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[kon-swi-tood, -tyood] /ˈkɒn swɪˌtud, -ˌtyud/
custom, especially as having legal force.
Origin of consuetude
1350-1400; Middle English < Latin consuētūdō, equivalent to con- con- + suē- (short stem of suēscere to become accustomed, akin to suus one's own) + -tūdō -tude Unabridged
Based on the Random House Dictionary, © Random House, Inc. 2015.
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Examples from the Web for consuetude
Historical Examples
  • For the present he swept the skies leisurely, feasting on the infinite wonders which no consuetude could render commonplace.

    The Mayor of Warwick Herbert M. Hopkins
  • I remember myself so to have done, and that is my common on consuetude when anything pierceth or toucheth my heart.

    Familiar Studies of Men and Books Robert Louis Stevenson
British Dictionary definitions for consuetude


an established custom or usage, esp one having legal force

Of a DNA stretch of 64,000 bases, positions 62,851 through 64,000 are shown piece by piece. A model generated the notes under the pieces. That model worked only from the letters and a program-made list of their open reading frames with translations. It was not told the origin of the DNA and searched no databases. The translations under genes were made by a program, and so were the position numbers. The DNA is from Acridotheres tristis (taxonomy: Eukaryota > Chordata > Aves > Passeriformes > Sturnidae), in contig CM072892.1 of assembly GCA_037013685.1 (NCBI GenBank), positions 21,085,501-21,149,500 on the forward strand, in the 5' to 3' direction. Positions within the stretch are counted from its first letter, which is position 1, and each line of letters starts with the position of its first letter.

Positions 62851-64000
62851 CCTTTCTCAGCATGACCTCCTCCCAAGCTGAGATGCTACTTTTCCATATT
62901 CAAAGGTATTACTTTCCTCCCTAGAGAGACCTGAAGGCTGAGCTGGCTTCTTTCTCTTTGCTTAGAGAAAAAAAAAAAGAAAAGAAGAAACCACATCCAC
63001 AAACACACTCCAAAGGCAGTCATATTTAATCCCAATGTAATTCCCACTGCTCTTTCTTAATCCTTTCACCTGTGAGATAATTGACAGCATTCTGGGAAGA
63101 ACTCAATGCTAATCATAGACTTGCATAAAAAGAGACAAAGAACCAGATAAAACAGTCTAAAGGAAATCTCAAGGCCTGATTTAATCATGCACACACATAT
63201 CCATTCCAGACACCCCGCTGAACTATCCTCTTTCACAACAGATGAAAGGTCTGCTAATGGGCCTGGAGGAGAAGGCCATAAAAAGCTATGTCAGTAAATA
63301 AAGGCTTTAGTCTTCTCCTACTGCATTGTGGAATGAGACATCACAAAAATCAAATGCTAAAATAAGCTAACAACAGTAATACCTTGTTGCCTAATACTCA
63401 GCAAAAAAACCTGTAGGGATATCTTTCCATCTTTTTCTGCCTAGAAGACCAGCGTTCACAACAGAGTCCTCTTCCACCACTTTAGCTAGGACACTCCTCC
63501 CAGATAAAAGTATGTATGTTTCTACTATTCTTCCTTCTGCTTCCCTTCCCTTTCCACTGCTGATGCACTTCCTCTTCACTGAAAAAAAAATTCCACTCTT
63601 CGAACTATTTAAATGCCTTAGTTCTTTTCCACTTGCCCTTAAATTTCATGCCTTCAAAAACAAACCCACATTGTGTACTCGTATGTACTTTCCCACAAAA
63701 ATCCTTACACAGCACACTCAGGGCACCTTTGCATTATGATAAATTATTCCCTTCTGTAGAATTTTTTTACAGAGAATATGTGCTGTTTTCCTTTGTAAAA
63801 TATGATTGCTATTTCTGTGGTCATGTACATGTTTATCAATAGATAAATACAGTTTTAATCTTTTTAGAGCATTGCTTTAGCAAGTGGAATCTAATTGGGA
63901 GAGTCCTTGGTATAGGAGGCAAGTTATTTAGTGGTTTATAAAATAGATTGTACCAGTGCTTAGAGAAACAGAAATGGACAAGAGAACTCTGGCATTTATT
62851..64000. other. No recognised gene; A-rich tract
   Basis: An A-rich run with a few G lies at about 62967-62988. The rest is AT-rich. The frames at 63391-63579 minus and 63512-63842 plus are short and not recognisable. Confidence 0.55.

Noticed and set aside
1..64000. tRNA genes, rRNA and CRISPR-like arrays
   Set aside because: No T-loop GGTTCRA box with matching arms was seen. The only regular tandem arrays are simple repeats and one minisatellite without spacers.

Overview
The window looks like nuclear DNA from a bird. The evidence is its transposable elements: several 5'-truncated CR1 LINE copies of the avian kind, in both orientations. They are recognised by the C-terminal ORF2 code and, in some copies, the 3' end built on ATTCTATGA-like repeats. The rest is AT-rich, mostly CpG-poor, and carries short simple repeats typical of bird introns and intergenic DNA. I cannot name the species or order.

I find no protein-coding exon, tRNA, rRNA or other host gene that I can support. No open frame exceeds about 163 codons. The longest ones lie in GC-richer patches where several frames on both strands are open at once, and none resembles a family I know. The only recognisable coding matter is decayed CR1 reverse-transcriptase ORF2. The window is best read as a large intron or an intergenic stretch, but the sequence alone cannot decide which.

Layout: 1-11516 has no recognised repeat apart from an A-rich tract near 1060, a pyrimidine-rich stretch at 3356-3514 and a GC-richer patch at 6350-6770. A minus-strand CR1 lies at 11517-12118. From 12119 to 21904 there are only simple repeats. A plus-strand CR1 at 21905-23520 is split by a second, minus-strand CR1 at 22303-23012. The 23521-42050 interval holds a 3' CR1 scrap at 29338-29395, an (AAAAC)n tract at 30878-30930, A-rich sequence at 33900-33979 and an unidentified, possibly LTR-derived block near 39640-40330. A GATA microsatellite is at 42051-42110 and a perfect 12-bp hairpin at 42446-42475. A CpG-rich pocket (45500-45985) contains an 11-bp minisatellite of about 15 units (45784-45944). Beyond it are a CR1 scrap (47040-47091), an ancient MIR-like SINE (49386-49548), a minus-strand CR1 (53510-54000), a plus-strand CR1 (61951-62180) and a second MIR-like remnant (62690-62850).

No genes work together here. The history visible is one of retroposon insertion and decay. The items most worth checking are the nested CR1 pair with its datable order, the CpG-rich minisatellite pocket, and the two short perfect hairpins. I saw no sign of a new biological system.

Derived Forms
consuetudinary, adjective
Word Origin
C14: from Latin consuētūdō, from consuēscere to accustom, from con- + suēscere to be wont
Collins English Dictionary - Complete & Unabridged 2012 Digital Edition
© William Collins Sons & Co. Ltd. 1979, 1986 © HarperCollins
Publishers 1998, 2000, 2003, 2005, 2006, 2007, 2009, 2012
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Word Origin and History for consuetude

late 14c., from Middle French consuetude, from Latin consuetudo, from consuetus, past participle of consuescere "to accustom" (see custom).

Online Etymology Dictionary, © 2010 Douglas Harper
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